I spent some more time with one on one sessions and took two more bookings for tomorrow. I have now got a growing number of searches to do for people once we get into internet connection range again. I will briefly see if my suggestions look like they will work, and then advise people to thoroughly search themselves when they get home.

After lunch it was a solid session of talks right through to dinner time starting with Rosemary highlighting the various resources on Ancestry for Australia, New Zealand, England, Ireland, Scotland and America – all in 45 minutes. Even though I have been an Ancestry subscriber for a few years, I realised that I tend to use the usual suspects and there are lots of smaller collections which I should look at for my families. More notes on my To Do list!

Chris Paton then spoke about DNA and Genealogy and I found this very useful as it was not too scientific and more practical. His examples were from his own Paton ancestry and I need to look at some more DNA sites including Family Tree DNA which is one he mentioned a few times.

Keith Johnson was next talking about the forthcoming  Biographical Database of Australia which will be hosted by State Records NSW and should be online in 2012. It is an ambitious project to list everyone who ever lived or visited Australia and link up all their records in a single database. I have heard Carol Baxter talk about this at various genealogy events too and I can’t help wondering if this will take all the fun out of searching in years to come.

Rosemary then gave a talk on The Genealogist which is a subscription website I haven’t used before so I was interested to see what they have and how it differs from Ancestry, FindMyPast and others. If you have non-conformists then it is definitely worth a look and I was intrigued by the surname coverage maps and census name maps. It also has a lot of military records and even an international section for Australia and New Zealand so another notation or two on my To Do List!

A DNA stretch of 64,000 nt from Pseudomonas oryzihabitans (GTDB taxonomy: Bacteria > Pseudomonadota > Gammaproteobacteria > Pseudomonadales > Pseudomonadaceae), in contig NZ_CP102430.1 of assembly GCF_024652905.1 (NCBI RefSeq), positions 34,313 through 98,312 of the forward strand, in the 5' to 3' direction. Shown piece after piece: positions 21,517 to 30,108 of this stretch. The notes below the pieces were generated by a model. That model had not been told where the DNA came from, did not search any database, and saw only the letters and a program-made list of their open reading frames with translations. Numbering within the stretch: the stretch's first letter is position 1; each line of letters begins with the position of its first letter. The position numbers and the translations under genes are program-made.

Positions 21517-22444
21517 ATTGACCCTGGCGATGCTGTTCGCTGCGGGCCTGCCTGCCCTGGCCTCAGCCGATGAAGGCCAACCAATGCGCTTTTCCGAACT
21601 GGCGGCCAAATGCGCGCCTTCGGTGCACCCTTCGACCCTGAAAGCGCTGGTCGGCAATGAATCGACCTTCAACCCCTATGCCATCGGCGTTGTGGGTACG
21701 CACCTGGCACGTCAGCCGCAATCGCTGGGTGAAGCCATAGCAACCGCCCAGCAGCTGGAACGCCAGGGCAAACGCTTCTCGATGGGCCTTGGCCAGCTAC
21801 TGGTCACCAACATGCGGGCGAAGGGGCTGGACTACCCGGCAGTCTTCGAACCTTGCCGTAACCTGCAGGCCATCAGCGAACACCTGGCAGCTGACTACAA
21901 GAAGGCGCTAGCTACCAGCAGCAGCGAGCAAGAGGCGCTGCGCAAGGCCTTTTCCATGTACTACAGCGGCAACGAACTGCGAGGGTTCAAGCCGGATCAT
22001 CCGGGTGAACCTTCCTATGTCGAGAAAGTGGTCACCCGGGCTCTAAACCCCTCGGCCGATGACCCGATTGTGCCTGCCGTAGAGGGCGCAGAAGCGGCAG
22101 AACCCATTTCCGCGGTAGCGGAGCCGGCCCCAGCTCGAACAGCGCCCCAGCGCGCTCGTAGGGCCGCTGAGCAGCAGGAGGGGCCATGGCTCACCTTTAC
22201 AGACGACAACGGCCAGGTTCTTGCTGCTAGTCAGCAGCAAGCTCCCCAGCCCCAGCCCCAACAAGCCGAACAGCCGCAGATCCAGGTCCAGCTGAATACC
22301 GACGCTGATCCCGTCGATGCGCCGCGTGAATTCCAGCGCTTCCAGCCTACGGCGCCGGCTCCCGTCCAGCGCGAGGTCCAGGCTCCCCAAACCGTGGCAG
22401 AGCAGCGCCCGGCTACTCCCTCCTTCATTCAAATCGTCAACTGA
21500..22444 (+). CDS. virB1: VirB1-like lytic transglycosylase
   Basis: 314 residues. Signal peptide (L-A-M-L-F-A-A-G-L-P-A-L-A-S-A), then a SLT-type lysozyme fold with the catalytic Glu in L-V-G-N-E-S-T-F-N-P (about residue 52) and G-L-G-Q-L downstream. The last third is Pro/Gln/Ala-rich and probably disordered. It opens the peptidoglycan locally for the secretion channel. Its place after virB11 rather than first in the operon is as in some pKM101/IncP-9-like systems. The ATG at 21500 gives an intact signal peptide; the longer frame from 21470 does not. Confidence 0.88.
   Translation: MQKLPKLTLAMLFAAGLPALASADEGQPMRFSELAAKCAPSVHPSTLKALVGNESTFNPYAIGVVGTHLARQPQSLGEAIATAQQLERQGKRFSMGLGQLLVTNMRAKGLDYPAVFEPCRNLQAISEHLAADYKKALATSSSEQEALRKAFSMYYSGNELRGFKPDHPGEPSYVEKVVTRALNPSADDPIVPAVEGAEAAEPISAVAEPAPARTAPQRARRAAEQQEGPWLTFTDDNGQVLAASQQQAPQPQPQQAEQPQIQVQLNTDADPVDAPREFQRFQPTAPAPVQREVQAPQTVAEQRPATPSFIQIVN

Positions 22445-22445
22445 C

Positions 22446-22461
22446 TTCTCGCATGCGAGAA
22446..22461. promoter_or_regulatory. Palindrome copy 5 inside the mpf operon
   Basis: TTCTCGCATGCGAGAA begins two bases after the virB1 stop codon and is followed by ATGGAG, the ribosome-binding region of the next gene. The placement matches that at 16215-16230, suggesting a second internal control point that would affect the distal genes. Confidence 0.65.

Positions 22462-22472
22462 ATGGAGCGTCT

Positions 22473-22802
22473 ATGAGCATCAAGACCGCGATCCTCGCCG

Richard Reid followed with his interesting and moving talk on The Great Famine 1845-55: Irish Ancestral Experience and Memory and he highlighted a few books to read for more background and understanding. These included The Irish Famine by Peter Gray and The Sharing of the Green: A Modern Irish History For Australians by Oliver Macdonagh.

Chris then spoke on Irish Resources Online which is based on his new Unlock the Past publication Irish Family History Resources Online.

After dinner I gave my Google Your Family Tree: Tips and Tricks (an expanded version of which is on my website Resources page, scroll down to Presentations). Jan Gow followed with a talk on using Legacy Family Tree.

I wandered out to the Casino to find Max learning to play 21 so I sat and watched for a while. Amazingly he didn’t lose and finished the night with what he started with. While in the Casino the staff came around and reminded everyone to set their watches back another hour so that we would be on Australian time tomorrow.  (As I write this after the event, this was a disastrous announcement for us to hear – more in tomorrow’s blog).

Another full day at sea with a full day of talks – not sure if my notebook is going to have enough pages left as there are still some great talks coming up.

Day Eleven

As I indicated in yesterday’s blog, we were told to set our watches back another hour last night which is what we did. We woke up, went up to breakfast and then wandered down at what we thought was 8am only to find that Richard Reid was just finishing up his talk on The Australian Imperial Force on the Western Front 1916-19. What was going on??

It turns out that there was a miscommunication (love that word) and some crew were informed there would be an hour time change and some weren’t, this also applied to some passengers too. This meant great confusion for the first few hours this morning but didn’t really impact on anyone unless they wanted to attend a genealogy talk at 8am. I am really cranky that I missed Richard’s talk but hopefully I will have other opportunities in the future.